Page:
At its core, human communication is about one individual and their relationship to other individuals, right?
To most of the modern world, at least those of us who were born and brought up in the developed world in the late 20th and early 21st century this seems an immutable truth. It’s the way things are.
But there are other ways of viewing our basic interactions with each other -- in ways that haven’t been founded in the Western, individualist way of seeing the realities of human communication.
That is to say that view we have of the way we interact with each other that dominates the modern, developed world is a view and not the view.
As some communication academics are pointing out, the individualistic model that emerged in Europe and America in the 18th century -- in the Age of Enlightenment or Age of Reason – could benefit from a re-think or an upgrade that takes in other ways of seeing things.
As communication academic, the Hawaii-based Yoshitaka Miike and others have pointed out: notions of what constitutes human communication is overwhelmingly slanted towards what’s been called the Eurocentric view.
This Eurocentric mentality, they say, is grounded in the core values of rationality, liberty, self-interest, material progress and rights consciousness.
An Asiacentric view of communication on the other hand – rooted as it is in the Confucian, Hindu, Buddhist and Taoist – the emphasis is more on the interdependence and intertwining that makes up our relationship with each other, our environment and, indeed, our view of reality.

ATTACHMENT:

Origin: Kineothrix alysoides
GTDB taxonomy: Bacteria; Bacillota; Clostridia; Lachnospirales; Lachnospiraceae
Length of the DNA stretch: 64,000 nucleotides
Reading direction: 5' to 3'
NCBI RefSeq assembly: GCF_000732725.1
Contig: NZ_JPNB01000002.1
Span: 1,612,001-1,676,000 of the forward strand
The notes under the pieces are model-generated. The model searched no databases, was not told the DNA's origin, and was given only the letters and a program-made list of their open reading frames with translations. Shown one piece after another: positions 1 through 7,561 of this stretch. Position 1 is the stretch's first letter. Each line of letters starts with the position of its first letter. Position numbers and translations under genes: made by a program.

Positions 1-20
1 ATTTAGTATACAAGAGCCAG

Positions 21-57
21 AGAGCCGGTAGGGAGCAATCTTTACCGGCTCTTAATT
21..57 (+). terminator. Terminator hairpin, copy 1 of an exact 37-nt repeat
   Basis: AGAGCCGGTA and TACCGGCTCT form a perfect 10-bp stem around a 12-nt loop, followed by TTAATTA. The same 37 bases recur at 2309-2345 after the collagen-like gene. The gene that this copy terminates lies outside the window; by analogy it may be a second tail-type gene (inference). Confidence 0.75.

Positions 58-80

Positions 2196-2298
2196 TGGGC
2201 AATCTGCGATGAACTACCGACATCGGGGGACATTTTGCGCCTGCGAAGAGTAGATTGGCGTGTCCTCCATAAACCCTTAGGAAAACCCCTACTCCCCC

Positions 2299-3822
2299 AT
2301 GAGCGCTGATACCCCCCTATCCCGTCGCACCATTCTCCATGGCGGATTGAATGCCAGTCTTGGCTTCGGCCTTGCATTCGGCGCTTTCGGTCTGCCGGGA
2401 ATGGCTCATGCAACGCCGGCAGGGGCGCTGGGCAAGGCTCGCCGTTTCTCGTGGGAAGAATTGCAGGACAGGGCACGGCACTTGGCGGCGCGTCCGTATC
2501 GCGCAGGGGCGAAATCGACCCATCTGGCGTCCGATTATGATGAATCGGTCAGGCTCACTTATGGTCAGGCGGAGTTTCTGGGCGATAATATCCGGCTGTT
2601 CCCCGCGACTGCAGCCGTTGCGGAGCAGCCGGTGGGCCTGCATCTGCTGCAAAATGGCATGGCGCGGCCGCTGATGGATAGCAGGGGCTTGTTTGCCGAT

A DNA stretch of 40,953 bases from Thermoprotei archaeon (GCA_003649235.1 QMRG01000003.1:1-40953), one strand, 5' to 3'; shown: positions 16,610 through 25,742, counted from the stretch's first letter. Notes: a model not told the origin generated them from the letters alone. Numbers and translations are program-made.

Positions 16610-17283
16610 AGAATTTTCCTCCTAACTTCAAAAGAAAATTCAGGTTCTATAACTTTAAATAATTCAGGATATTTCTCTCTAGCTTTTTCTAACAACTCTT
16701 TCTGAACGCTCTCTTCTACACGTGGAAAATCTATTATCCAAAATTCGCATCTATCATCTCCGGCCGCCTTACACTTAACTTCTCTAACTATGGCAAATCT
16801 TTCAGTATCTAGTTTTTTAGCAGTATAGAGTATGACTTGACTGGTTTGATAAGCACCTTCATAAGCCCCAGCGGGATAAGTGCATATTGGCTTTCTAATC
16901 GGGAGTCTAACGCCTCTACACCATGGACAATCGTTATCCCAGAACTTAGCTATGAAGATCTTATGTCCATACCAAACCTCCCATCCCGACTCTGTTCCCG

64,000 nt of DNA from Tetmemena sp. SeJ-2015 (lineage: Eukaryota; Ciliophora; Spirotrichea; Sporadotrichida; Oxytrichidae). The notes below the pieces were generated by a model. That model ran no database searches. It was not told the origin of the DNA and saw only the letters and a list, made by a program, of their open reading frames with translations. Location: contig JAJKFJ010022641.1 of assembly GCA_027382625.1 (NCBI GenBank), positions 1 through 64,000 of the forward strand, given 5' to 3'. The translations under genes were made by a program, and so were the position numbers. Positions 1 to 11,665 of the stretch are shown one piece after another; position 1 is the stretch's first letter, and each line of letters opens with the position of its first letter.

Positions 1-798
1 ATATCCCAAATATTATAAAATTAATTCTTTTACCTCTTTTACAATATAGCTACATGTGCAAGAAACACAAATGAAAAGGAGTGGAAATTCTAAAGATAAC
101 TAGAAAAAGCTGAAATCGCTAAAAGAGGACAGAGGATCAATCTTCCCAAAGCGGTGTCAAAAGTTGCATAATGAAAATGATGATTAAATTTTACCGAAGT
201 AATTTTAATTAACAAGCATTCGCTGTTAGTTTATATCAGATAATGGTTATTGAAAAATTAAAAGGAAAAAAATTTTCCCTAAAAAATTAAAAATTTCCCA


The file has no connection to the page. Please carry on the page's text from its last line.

Among other things Miike maintains that human communication is a process whereby we are reminding ourselves of or interdependence and interrelation between everything and that it’s a process that reduces our egocentricity.
Miike suggests that in our increasingly globalised and multicultural world, this collective and interdependent mindset can only enrich our lives.
It’s not that individuality and independence need to be suppressed, he hastens to add, but that communication can be thought of as a more integrated process and might offer an antidote to our loneliness and division.
It’s a long, long way from the individual self-based view of human communication that predominates.
And how might this change things? Perhaps the point is that how we view the way we communicate has enormous bearing on how we actually communicate.
After all, new research, new discoveries, new ways of understanding our everyday lives – through science, through literature, through sociology – directly affect the way we perceive our lives to be and, in turn, the very way we perceive and live them.
Perhaps the field of communication is no different. Perhaps if we were to re-think and expand our idea of human communication beyond just self and other it might change the way we relate to each other and our world